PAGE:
- 25 April 2015 at 4:18 pm #126727EdParticipant
Why is the loose tongue used in the design of the corner shelf? At one point, Paul explains how the loose tongue allows the wood to move without revealing a gap, but at another place he says the orientation of the grain for the sides and shelves will make them move at about the same rate. So, it seems the tongue isn’t really needed? Not sure what I’m missing. Maybe we’re practicing a technique useful in many places but not essential here?5 December 2015 at 3:27 am #132880ehiseyParticipant
Even if the wood moves at the same rate, you will eventually get a gap between the side piece do to “compression memory”. When the wood swells the edges will press against each other and compress. Each time they compress they will recover a little less eventually exposing a gap between the boards.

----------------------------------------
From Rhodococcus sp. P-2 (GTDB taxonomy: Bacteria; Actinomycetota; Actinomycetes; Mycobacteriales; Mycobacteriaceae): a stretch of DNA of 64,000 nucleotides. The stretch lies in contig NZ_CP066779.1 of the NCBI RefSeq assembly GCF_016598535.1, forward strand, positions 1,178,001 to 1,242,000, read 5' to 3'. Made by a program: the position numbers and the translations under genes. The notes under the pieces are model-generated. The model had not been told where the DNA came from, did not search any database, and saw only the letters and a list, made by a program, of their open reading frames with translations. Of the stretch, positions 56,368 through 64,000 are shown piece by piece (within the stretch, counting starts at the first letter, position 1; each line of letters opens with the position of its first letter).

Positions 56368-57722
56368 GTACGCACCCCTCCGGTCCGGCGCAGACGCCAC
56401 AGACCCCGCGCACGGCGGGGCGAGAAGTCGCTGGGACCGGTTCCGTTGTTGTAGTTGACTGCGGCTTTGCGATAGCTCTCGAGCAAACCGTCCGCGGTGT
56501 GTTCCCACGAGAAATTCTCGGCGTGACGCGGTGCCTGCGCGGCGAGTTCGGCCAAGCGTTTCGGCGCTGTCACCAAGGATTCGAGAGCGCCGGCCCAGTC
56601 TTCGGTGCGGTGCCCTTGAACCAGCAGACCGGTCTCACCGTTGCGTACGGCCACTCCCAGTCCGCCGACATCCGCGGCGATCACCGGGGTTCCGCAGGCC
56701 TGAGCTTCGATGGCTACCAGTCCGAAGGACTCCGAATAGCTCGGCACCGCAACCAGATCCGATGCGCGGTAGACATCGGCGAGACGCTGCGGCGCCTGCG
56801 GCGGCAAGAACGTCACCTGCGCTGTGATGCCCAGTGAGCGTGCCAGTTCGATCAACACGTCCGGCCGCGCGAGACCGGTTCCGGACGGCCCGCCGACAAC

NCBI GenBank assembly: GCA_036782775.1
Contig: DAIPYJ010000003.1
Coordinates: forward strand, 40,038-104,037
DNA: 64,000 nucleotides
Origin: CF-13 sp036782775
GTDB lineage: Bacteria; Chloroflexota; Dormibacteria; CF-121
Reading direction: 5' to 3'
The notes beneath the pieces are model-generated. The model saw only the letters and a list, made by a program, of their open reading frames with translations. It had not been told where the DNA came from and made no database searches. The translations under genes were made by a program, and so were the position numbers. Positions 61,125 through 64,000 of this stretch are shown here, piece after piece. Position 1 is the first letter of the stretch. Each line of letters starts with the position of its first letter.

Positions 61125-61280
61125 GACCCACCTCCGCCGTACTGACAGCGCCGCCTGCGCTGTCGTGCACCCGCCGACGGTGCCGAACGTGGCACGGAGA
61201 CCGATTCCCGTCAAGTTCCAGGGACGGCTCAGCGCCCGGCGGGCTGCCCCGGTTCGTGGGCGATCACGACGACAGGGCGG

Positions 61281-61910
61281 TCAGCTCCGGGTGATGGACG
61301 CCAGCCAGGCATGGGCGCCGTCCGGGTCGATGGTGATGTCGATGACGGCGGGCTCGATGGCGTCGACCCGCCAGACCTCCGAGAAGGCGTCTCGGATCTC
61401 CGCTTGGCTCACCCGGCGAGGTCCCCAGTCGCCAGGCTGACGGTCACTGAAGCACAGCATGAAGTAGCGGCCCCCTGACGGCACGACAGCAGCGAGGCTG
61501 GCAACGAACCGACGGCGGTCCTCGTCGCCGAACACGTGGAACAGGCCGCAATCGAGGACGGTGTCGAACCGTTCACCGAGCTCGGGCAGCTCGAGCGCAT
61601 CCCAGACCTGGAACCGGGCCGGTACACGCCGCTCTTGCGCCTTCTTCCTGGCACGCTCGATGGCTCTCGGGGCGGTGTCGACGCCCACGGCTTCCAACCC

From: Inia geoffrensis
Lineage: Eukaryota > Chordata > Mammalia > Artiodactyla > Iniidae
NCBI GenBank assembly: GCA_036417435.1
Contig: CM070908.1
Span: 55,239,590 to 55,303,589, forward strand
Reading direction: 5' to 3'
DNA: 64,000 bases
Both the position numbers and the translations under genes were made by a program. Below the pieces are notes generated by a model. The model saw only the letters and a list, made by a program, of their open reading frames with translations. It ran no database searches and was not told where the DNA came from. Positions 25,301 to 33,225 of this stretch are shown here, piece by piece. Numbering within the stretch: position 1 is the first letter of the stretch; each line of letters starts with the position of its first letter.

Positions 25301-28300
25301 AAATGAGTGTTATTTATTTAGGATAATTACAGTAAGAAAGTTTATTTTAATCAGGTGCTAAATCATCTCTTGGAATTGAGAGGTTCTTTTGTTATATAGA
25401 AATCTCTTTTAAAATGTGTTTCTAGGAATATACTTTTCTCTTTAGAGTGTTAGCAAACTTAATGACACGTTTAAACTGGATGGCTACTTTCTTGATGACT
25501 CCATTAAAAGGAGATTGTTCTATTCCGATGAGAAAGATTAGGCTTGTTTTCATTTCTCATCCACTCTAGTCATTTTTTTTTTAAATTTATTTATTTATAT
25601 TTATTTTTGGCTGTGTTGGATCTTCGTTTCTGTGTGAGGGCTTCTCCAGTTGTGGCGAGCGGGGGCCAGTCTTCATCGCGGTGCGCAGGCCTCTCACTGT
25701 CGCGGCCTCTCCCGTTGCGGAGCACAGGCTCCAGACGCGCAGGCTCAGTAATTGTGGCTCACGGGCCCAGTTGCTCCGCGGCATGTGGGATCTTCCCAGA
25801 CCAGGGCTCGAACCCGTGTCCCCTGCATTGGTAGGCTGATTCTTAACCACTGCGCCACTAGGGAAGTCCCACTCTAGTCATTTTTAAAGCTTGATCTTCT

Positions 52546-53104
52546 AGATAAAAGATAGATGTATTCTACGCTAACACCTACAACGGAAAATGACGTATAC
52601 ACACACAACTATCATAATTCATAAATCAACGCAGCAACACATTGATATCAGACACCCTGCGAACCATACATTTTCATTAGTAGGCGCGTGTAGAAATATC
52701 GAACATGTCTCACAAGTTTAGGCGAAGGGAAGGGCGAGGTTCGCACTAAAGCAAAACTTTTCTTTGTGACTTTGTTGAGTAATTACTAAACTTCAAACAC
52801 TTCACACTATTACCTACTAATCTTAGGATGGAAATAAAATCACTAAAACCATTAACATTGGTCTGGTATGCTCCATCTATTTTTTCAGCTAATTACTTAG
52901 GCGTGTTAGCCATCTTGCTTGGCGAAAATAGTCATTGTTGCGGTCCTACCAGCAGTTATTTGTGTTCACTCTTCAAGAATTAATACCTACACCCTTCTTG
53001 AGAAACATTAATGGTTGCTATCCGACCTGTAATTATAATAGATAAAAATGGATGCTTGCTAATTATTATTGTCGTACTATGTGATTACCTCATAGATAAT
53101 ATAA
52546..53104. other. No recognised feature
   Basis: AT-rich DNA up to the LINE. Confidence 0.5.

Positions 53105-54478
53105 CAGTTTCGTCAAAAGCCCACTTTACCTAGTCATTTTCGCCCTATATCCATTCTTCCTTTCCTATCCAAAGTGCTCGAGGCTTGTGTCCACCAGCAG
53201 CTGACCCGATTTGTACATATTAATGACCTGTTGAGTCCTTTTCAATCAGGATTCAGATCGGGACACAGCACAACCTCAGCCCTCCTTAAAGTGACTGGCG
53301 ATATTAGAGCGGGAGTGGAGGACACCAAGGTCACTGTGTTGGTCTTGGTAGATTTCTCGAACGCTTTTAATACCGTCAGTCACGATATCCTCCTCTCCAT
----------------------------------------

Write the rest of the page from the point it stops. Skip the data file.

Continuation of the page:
Lung T'an Hu Huesh Kung-fu Woodshop6 December 2015 at 9:58 pm #132923chemical_cakeParticipant
The boards are secured by one screw at the centre of each end of each board if memory serves. This allows each board to expand and contract individually without affecting the overall dimensions of the piece. If two neighbouring boards contract towards their fixed centres it should be self-evident that a gap will appear between their edges. The tongue doesn’t exactly hide the gap, but prevents light shining through it and keeps the surfaces of the boards properly in the same plane.
I apologise if I’ve misremembered the project, watched it a while back now.
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